What has not taken place, either through FESTAC or through its diluted replications in our time, is a thoroughgoing reworking or recalibration of the role of historical/pre-colonial cultures in the present, or as a programme or manifesto for the future. The 2014 Lagos Black Heritage Festival took place at Freedom Park on Lagos Island and focused on retrieving cultural traditions of music. There is an understanding of the need to support the retrieval of almost-forgotten cultural traces for contemporary reworking, but the drive to create a stronger influence of the past on the present and the future is quite weak. Good intentions are blown away by the wind. Much has been made of Africa rising and Nigerians returning from the US. The early wave of returnees actually came during the telecoms boom (which started with MTN setting up in Nigeria) in the early 2000s. They were economic migrants, mostly with little interest in Nigerian culture and largely philistine in outlook. Some came from the US, some from the UK. My personal experience has been mostly negative – embellished CVs and little appetite for engaging empirically with local markets to understand consumer/customer behaviour, thanks to a holier-than-thou outlook. Things, however, are changing. There is another wave of cultural returnees. This has made Lagos a much more interesting place, with venues such as Freedom Park hosting the monthly Afropolitan event, events at the Life House and the Centre for Contemporary Art. The eastern part of Lagos Island, Onikan, is likely to develop as a cultural quarter with projects such as the conversion of the old print works into an art/event space. Look at the fact that Frank Agrario (of The Bank) moved from San Francisco to Lagos, or check the work of Lagos sound artist Emeka Ogboh. And experientially, I always love going to the Shrine. The vibe is exciting and the Area Boys become an aestheticised form of menace. Neither Femi nor Seun’s star burns nearly as brightly as their father’s, but it would be extraordinary if they did, wouldn’t it? There is a lot more going on in terms of contemporary culture in Lagos than perhaps ever before, but what’s missing from this is a real sense of history, a serious rememoration and reworking to ensure that Lagos doesn’t become just another hub in an increasingly uniform global cultural market.

The autochthonous and collective urge for a nation to remember is generated in part by a unifying narrative – shaped by shared victories, or through shared suffering. In Nigeria there is little of that, not even in its regions. National culture, which could play a vital unifying role by supporting a sense of shared histories and cultures, often simply defaults to the bare form of supporting the national football team during the Africa Cup of Nations or the World Cup. The question of a national culture is especially important in Nigeria, where the petro-based economy has helped to fragment any sense of national identity by sedimenting ethnic/regional divides (via competing claims for oil rents). We urgently need to transform the focus from the ethnic/regional to the national. This has to go beyond annual events. There needs to be academic research into various Nigerian cultures to unearth their complexity (and not reduce them to caricature), and these need to be studied by school children and be part of the curriculum. The research needs to be centred in Nigeria, not in far-off universities. The work of a Nigerian cultural modernity lies ahead and cannot be achieved by festivals alone.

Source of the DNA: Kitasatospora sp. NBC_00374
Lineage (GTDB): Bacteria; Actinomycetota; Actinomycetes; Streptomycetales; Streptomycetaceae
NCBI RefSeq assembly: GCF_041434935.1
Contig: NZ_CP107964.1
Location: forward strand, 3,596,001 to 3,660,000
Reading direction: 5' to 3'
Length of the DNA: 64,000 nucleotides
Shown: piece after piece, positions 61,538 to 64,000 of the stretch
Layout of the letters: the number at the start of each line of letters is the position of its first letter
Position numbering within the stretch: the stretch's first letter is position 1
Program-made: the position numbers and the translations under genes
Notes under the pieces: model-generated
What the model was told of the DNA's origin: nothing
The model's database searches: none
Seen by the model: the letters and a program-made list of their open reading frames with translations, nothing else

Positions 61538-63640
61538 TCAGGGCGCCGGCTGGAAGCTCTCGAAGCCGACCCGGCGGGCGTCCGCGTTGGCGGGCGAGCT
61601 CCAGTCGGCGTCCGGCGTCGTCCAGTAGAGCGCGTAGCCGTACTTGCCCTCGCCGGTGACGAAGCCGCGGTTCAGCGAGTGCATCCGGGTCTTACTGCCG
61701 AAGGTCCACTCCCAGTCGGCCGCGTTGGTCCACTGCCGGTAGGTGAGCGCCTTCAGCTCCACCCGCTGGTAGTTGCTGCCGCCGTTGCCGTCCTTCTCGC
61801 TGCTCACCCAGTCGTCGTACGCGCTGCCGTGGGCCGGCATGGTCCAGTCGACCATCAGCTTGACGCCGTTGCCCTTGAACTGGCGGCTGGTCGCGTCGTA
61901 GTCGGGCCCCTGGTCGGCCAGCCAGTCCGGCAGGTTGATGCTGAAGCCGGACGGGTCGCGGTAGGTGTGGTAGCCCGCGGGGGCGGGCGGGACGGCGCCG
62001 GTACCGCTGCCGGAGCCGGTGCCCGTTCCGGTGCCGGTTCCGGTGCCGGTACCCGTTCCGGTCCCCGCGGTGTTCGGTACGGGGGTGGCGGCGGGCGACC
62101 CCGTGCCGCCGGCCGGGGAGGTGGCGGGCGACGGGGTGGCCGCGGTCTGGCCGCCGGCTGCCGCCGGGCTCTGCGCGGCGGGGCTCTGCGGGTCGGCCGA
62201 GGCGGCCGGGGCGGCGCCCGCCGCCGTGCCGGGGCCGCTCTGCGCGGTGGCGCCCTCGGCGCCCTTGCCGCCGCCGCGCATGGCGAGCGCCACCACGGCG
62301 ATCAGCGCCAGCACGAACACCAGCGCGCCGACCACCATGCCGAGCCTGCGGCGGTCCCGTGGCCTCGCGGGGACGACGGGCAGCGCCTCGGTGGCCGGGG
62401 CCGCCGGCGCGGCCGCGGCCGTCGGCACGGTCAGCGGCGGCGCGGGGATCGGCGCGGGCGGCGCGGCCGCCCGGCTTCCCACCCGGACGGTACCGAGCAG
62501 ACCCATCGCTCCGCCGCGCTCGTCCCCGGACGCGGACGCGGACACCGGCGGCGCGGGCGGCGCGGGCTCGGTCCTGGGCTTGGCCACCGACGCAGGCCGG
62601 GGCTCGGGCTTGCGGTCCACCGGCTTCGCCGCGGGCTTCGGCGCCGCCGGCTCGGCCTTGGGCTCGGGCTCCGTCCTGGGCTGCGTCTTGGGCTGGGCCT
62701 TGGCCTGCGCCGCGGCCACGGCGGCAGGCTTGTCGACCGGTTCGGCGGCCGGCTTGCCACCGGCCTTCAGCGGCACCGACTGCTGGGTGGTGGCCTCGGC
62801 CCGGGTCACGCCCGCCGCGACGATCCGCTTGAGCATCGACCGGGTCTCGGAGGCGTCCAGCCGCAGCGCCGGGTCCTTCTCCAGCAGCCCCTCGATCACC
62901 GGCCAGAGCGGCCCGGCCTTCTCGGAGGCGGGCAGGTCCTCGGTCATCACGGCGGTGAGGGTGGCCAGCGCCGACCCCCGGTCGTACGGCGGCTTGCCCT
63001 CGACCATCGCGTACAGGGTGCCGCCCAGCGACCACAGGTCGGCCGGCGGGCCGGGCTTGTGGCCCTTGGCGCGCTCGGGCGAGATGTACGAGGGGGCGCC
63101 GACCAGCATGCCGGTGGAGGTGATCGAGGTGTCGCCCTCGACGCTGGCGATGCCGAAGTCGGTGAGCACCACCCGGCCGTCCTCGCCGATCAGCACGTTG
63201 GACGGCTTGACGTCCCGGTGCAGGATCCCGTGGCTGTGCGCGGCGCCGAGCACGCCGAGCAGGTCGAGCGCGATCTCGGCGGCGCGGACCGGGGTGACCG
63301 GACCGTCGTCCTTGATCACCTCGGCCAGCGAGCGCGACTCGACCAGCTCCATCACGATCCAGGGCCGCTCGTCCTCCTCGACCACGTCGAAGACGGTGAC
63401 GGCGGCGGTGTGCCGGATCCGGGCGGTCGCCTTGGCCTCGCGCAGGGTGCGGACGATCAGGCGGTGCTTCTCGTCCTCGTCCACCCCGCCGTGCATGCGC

FESTAC was funded by revenue windfalls from oil, just as the current ethnic and religious tensions in Nigeria are effectively financed by oil. In both cases (then and now), the cultural/identity distortion is driven by oil rents. The popularity of Boko Haram in the North East, for instance, comes from the fact that many of those living there feel abandoned by “Abuja”, and also feel that the wealth of Nigeria is never distributed to the north-eastern regions of the country. Boko Haram is first and foremost about extreme poverty in the midst of plenty, rather than a religious issue all the way down.

It’s interesting to note that Kalakuta Republic was sacked shortly after FESTAC (leading eventually to the death of Fela’s mother). At the very time FESTAC was happening, there were concerted attempts to kill Fela. It’s as if the attempt to create the effect of an official national culture also required killing off the unofficial national culture. Herein was its greatest failure. Even today Nigeria’s most famous 20th-century son still has no public memorial in his home city. There were just too many women, too much herb, too much pidgin, too many Macaulayist bowties maintaining the rejection.

In Nigeria, historical opinions are set apart from each other like tectonic plates. Every now and again there is an earthquake that exposes fissures over roles in the civil war or corruption in the post-independence years, or provokes harangues over who was the worst dictator. There is nothing to be built in commemoration on land that is constantly shifting.

The oil that remains is quietly shipped away, or is stolen, or leaks deep into the already blackened soil. Yet still government lives beyond its means, and produces nothing. What culture and what memory will be left of oil, after it has gone? Will there (at last) be new ruins, half in the sea, beyond Bar Beach? What will the beautiful Nigerians not yet born make of this time that is passing and of this substance that confused everyone? 

 

 

 

covers togetherThis story features in the new edition of Chronic Books, the supplement to the Chronic. Through dispatches, features, interviews and reviews, we explore the reach of public relations and petrodollars.